Toyota’s decision to hold the European launch of the Yaris Hybrid in the picturesque region near Amsterdam is not a coincidence. This part of the world is not only known for its pushbikes and canals, it’s also a shining example of an environmentally progressive metropolis – a fitting venue to drive the first B-segment car with Hybrid Synergy Drive.
Designed to offer 'agility and sophistication' and previewed in concept form by the Yaris HSD in 2011, the third generation Yaris has traded its eco-box identity for a more modern, angular character. Its faster, steeply raked windscreen, set back A-pillars, sharply rising beltline and pronounced boneline create a dynamic presence, whilst the aggressive DRG with trapezoidal lower grille are symbols of Toyota’s new design language.
In contrast to the playful, rounded aesthetic of the previous Yaris, the front-end design effectively brings the new car in line with other models in the Toyota range. These signature elements are joined by contoured wheelarches, which give the car its strong stance, while a lightcatcher visually reduces its overall height.
A more distinct offering than its conventionally powered counterpart, the Yaris Hybrid’s unique design features include blue hybrid-specific badging, revised front bumpers with teardrop-like foglamp housings, intricate projector-style headlamps with LED daytime running lamps and clear lenses covering the LED-equipped taillamps.
The Hybrid model also has a 20mm longer front overhang to accommodate the electric motor and a series of aerodynamic improvements, which optimizes airflow above and beneath the car to return a class leading 0.28Cd figure.
The Yaris’ Hybrid Synergy Drive system mates a 1.5-litre petrol engine – based on the second-generation Prius unit – to a compact electric motor, transaxle inverter and nickel metal hydride battery pack. While the engine itself is said be six percent more thermally efficient, Toyota’s engineers reduced the size and weight of each hybrid component, bringing total weight down to 201kg – an impressive 42kg saving over that of the Auris system.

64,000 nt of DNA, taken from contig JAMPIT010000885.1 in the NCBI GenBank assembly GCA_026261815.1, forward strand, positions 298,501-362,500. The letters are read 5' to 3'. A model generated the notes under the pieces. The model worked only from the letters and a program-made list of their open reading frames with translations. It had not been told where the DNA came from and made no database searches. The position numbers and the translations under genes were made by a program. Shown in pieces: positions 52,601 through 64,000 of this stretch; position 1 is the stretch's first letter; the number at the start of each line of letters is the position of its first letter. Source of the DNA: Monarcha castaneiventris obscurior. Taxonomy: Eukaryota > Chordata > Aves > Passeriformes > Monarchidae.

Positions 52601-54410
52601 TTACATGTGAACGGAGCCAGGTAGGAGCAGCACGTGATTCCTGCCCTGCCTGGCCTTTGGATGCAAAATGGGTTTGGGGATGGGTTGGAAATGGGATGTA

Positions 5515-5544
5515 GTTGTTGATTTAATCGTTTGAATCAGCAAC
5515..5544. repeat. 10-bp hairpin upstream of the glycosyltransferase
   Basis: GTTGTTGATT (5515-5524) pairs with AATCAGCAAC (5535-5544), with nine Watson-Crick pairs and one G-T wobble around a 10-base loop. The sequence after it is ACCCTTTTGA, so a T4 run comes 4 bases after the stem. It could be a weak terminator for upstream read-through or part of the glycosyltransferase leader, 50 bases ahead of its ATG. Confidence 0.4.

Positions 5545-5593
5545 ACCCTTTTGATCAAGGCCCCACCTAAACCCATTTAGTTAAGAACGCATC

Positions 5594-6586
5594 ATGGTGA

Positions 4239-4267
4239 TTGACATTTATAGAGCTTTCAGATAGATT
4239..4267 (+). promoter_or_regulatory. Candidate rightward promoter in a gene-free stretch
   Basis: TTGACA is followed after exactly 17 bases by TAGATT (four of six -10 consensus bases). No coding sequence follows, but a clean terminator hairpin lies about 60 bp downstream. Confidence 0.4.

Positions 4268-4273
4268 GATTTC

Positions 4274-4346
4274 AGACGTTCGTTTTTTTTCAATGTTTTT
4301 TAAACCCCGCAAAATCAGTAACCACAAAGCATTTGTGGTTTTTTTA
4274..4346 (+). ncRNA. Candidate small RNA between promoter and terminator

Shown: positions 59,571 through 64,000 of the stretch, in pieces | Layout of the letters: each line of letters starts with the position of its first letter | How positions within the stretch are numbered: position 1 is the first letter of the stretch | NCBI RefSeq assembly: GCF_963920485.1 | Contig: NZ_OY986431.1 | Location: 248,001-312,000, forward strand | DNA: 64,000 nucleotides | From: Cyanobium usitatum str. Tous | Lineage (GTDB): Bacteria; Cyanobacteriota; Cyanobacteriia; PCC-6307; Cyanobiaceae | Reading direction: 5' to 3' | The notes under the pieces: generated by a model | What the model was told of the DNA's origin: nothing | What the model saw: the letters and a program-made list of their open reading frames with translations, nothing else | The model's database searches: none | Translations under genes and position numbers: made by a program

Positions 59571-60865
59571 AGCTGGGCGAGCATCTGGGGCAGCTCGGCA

The battery pack – 20% smaller than the Auris’ and with a 67% shorter state-of-charge recovery time – has been fitted below the rear seat to optimize weight distribution and prevent intrusion into the cabin and boot. Combined with its capable chassis, the battery placement allows a low centre of gravity which makes the Yaris Hybrid feel composed whilst cornering.
Operating in fully electric mode below 30mph, the drive to decrease NVH levels is evident in the transition to petrol power. But even through the Netherlands’ low speed limits, smooth road surfaces and largely flat terrain, the engine note proved coarse when pushed – an unfortunate drawback of the efficiency-optimised CVT transmission pairing.
Over the course of our drive, the Yaris Hybrid returned an impressive 3.9 litre/100km fuel efficiency figure (roughly 72mpg) – slightly less than Toyota’s claimed 3.1 l/100km but bettering economy figures of the Honda Jazz Hybrid, its chief competitor.
The Yaris’ interior – as spacious as the conventionally powered model thanks to its battery placement – belies its compact exterior dimensions. A traditional binnacle set up in front of the driver serves to enhance the cabin’s width while the tiered IP and contrasting colourways contribute to a more spacious feel. Detailing also helps to elevate perceived quality: the IP upper, for example, is made of recyclable plastic and is brushed and textured rather than plain, whilst the door panels and dash board feature soft-touch, subtly textured inserts.
As with the exterior, the Yaris Hybrid’s individual identity is accentuated through instruments that are set within silver rings and backlit in blue and white - blue stitching on the handbrake and seats, blue highlights in the seat fabric and a blue gear selector knob.
The interior layout proved to be ergonomically superior to its predecessor during our drive, with all controls within easy reach and small stowage areas easily accessible, though there are far fewer than in the original. A centrally mounted screen displays all of the vehicle’s infotainment functions and is intuitive and easy to use.
Offered at £14,995 for entry-level T3 models, which come well equipped with a multitude of standard features, the Yaris Hybrid’s price point is competitive with its main rivals – namely the Jazz Hybrid, and Ford Econetic and VW Polo Bluemotion diesels.
Designers have done well to give the B-segment car more dynamic presence and disguise the interior materials, heightening the levels of perceived quality in the cabin. But they’ve also worked well with engineers to optimise the hybrid model’s packaging to ensure it will resonate with consumers unwilling to sacrifice practicality for economy. As a result, the Yaris Hybrid is a well-conceived product from the Japanese automaker hell-bent on offering a hybrid-powered vehicle in every model range.
Toyota Yaris Hybrid T4
E-CVT (electric continuously variable) transmission
73bhp @ 4800rpm. Electric motor: 59bhp / Max combined power: 98bhp
111Nm @ 3600-4400rpm. Electric motor: 169Nm
103mph top speed
79g/km CO2 emissions
Photography by Eric Gallina
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